California’s labor oversight board has issued a complaint alleging that the Los Angeles Unified School District improperly established a new evaluation system for teachers.
The nation’s second-largest school system erred by failing to reach agreement on key elements with the teachers union, as required by law, according to the L.A. regional office of the Public Employment Relations Board.
The allegations are contained in a complaint dated Sept. 4. It faults the district for unilaterally adopting a four-level evaluation system that would rate a teacher as ineffective, developing, effective or highly effective.
The complaint also accuses the school district of creating “lead teacher” positions related to the new evaluation without completing the negotiating process.
The labor board “will attempt to mediate a settlement,” said union attorney Jesus E. Quinonez. “If no mutual agreement is reached, an unfair practice trial will be held before a state administrative law judge.”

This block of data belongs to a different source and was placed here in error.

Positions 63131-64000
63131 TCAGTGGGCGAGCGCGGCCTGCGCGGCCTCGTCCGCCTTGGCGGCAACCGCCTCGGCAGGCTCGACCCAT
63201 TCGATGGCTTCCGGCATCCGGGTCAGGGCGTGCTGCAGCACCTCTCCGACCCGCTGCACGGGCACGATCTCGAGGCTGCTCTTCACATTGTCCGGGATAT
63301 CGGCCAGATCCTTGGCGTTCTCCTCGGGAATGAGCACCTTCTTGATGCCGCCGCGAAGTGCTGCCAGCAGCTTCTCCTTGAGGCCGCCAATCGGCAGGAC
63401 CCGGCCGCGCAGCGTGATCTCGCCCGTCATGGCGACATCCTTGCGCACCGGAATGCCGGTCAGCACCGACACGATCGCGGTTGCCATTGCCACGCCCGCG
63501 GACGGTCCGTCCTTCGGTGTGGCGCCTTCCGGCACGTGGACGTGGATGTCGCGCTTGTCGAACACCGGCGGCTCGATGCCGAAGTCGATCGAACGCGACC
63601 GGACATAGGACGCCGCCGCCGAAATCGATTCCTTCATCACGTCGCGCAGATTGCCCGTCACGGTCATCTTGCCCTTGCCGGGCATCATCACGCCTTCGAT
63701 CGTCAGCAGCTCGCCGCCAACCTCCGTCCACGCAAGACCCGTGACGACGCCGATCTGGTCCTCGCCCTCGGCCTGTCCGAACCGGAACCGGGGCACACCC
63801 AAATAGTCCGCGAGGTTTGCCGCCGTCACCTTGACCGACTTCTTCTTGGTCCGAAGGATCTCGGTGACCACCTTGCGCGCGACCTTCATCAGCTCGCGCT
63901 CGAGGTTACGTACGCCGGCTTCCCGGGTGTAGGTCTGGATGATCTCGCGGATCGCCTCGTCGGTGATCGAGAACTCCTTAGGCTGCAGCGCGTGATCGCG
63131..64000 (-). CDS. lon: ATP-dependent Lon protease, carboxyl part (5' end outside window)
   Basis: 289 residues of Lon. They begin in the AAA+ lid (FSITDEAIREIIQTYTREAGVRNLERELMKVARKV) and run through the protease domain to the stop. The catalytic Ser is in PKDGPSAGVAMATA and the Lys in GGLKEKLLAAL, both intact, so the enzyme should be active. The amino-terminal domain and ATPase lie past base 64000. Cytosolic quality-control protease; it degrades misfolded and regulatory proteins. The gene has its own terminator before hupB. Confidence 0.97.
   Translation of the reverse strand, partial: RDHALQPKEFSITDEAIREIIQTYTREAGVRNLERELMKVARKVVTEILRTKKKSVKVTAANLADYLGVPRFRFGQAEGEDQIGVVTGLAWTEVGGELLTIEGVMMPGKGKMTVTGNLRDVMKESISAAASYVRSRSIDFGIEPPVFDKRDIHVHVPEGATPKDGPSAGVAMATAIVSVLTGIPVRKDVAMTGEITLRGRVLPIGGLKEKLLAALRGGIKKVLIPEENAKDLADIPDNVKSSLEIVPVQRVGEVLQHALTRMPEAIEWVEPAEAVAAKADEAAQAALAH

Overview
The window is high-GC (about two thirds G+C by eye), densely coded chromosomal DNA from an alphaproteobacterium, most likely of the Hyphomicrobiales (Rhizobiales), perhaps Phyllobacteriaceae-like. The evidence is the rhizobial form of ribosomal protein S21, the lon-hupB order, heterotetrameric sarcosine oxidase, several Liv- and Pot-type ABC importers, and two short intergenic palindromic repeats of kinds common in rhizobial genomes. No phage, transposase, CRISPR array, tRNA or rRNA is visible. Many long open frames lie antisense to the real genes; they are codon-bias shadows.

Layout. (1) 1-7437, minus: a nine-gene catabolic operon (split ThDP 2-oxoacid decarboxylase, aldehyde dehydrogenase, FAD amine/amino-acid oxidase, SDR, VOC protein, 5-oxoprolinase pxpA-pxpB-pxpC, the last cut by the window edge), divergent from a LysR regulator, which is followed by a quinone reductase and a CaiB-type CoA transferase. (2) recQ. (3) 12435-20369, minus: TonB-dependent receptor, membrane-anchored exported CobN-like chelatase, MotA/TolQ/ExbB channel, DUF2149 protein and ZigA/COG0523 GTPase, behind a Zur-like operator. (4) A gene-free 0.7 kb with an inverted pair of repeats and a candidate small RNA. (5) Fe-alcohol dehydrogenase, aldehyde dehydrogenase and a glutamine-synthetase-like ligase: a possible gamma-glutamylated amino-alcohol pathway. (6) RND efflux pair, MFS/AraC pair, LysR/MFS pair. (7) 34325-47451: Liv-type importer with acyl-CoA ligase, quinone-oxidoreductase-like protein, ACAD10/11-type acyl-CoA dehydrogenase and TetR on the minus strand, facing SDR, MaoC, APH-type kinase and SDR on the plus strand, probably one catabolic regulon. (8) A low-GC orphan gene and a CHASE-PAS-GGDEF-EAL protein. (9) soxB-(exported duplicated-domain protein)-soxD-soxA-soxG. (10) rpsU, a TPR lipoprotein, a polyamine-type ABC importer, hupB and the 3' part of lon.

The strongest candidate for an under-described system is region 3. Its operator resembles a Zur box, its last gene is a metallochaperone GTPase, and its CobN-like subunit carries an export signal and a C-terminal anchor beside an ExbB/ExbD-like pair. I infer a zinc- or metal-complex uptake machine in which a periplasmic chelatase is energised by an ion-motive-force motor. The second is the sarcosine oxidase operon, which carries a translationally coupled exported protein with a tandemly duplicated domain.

Last week, the union filed an unrelated unfair practice charge, alleging that teachers were transferred from Crenshaw High and the City of Angels alternative school for engaging in union activity that is protected by law.
L.A. schools Supt. John Deasy declined to comment on the specifics of the labor board filing. But he characterized recent union legal actions as “a strategy to slow down work that was already negotiated.”
“We are moving forward with the process developed by and with teachers,” he said.
Deasy noted that the district has not installed the four-tier rating format for a teacher’s final evaluation, pending further talks with the union.
Quinonez agreed but countered that the four tiers were already in use for teacher observations — a pratice, he said, that also needed union consent.
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